Harvard University concluded its four-year-long tussle with the U.S. Department of Education on Tuesday over how the prestigious institution's law school handles sexual harassment and sexual assault cases.
The department's Office for Civil Rights came to the conclusion that Harvard's law school ultimately failed to comply with Title IX, which prohibits gender discrimination at schools that receive federal funding.
According to the OCR, the law school did three things wrong: It didn't let one person who filed a complaint equally participate in the way the case was processed, it did not properly train those who implement Title IX procedures and it used a "clear and convincing evidence" standard of proof.
The OCR says Title IX requires the use of the less rigid preponderance of evidence standard of proof, not the clear and convincing evidence standard.
The difference here is that the latter, which Harvard had been using until it made changes this summer, puts a larger onus on the defendant to prove his or her claim. A preponderance of evidence only requires an accusation be more likely true than not.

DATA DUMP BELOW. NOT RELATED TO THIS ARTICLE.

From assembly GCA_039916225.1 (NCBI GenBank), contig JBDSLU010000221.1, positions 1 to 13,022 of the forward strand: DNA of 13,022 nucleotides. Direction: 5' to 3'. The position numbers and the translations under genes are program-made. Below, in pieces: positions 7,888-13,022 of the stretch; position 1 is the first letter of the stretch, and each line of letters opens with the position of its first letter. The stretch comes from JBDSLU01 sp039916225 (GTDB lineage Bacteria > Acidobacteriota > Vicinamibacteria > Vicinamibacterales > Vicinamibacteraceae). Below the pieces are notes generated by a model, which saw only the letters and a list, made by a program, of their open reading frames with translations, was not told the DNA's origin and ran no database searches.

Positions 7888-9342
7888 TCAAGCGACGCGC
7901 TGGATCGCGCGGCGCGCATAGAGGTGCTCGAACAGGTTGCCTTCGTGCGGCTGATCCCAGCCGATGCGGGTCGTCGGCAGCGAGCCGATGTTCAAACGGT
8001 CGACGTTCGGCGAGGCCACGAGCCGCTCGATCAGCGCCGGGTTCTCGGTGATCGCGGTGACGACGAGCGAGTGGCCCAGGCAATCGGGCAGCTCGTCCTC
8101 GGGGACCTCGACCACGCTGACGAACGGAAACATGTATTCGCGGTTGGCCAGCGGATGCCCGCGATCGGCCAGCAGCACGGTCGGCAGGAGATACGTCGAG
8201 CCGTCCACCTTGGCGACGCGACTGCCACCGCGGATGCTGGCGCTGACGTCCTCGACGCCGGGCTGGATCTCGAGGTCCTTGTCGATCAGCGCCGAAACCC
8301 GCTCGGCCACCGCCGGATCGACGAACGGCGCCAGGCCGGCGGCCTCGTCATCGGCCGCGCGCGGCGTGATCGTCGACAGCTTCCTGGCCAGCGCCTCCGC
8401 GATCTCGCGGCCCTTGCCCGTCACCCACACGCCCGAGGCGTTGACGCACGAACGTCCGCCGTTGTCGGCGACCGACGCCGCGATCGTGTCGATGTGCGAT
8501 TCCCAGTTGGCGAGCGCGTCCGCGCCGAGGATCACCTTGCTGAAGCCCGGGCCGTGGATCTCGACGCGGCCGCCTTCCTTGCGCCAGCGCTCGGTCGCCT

On its part, Harvard released a statement saying that, "As the conversation about sexual assault at colleges and universities spread to campuses across the nation, Harvard recognized that, like many peer institutions around the country, we could and should do more."
Harvard already implemented some changes to its sexual assault process over the summer, but not everyone has come out in support of them.
In October, 28 faculty members of the Harvard Law School issued a statement through The Boston Globe saying they strongly objected to the policy changes. To them, the policy was now unfairly slanted against the accused.
And The Washington Post says Tuesday's settlement is just another example of just how much the Obama administration's interpretation of Title IX has recently spread across the nation.
According to the Post, as of Dec. 24 there are 92 schools being investigated by the OCR over Title IX cases.
This video includes images from Getty Images and Harvard Public Affairs and Communications.